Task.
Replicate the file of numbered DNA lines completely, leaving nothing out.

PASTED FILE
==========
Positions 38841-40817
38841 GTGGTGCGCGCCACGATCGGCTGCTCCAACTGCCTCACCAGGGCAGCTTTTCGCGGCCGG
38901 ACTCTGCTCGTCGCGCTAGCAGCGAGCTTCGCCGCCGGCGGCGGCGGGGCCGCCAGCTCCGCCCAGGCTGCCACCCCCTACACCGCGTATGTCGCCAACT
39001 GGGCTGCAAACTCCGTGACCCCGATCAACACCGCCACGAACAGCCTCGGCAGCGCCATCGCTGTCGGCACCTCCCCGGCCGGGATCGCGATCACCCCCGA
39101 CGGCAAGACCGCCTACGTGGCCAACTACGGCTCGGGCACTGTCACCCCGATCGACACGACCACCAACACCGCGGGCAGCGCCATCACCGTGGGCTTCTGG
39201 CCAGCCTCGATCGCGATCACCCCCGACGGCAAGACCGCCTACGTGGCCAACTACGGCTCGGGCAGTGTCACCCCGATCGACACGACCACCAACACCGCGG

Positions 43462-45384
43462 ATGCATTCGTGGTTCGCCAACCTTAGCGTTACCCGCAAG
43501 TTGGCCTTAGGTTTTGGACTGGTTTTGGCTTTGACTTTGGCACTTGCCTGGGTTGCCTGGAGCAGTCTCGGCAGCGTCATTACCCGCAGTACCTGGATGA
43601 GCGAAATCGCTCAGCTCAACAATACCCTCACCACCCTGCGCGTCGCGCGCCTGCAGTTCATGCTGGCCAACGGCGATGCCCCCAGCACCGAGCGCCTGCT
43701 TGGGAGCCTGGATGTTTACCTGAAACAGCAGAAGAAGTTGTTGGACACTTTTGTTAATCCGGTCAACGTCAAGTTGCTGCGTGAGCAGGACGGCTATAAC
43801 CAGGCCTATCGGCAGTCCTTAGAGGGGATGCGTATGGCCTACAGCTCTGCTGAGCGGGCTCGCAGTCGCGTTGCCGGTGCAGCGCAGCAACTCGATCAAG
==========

Positions 38841-40817
38841 GTGGTGCGCGCCACGATCGGCTGCTCCAACTGCCTCACCAGGGCAGCTTTTCGCGGCCGG
38901 ACTCTGCTCGTCGCGCTAGCAGCGAGCTTCGCCGCCGGCGGCGGCGGGGCCGCCAGCTCCGCCCAGGCTGCCACCCCCTACACCGCGTATGTCGCCAACT
39001 GGGCTGCAAACTCCGTGACCCCGATCAACACCGCCACGAACAGCCTCGGCAGCGCCATCGCTGTCGGCACCTCCCCGGCCGGGATCGCGATCACCCCCGA
39101 CGGCAAGACCGCCTACGTGGCCAACTACGGCTCGGGCACTGTCACCCCGATCGACACGACCACCAACACCGCGGGCAGCGCCATCACCGTGGGCTTCTGG
39201 CCAGCCTCGATCGCGATCACCCCCGACGGCAAGACCGCCTACGTGGCCAACTACGGCTCGGGCAGTGTCACCCCGATCGACACGACCACCAACACCGCGG

Positions 43462-45384
43462 ATGCATTCGTGGTTCGCCAACCTTAGCGTTACCCGCAAG
43501 TTGGCCTTAGGTTTTGGACTGGTTTTGGCTTTGACTTTGGCACTTGCCTGGGTTGCCTGGAGCAGTCTCGGCAGCGTCATTACCCGCAGTACCTGGATGA
43601 GCGAAATCGCTCAGCTCAACAATACCCTCACCACCCTGCGCGTCGCGCGCCTGCAGTTCATGCTGGCCAACGGCGATGCCCCCAGCACCGAGCGCCTGCT
43701 TGGGAGCCTGGATGTTTACCTGAAACAGCAGAAGAAGTTGTTGGACACTTTTGTTAATCCGGTCAACGTCAAGTTGCTGCGTGAGCAGGACGGCTATAAC
43801 CAGGCCTATCGGCAGTCCTTAGAGGGGATGCGTATGGCCTACAGCTCTGCTGAGCGGGCTCGCAGTCGCGTTGCCGGTGCAGCGCAGCAACTCGATCAAG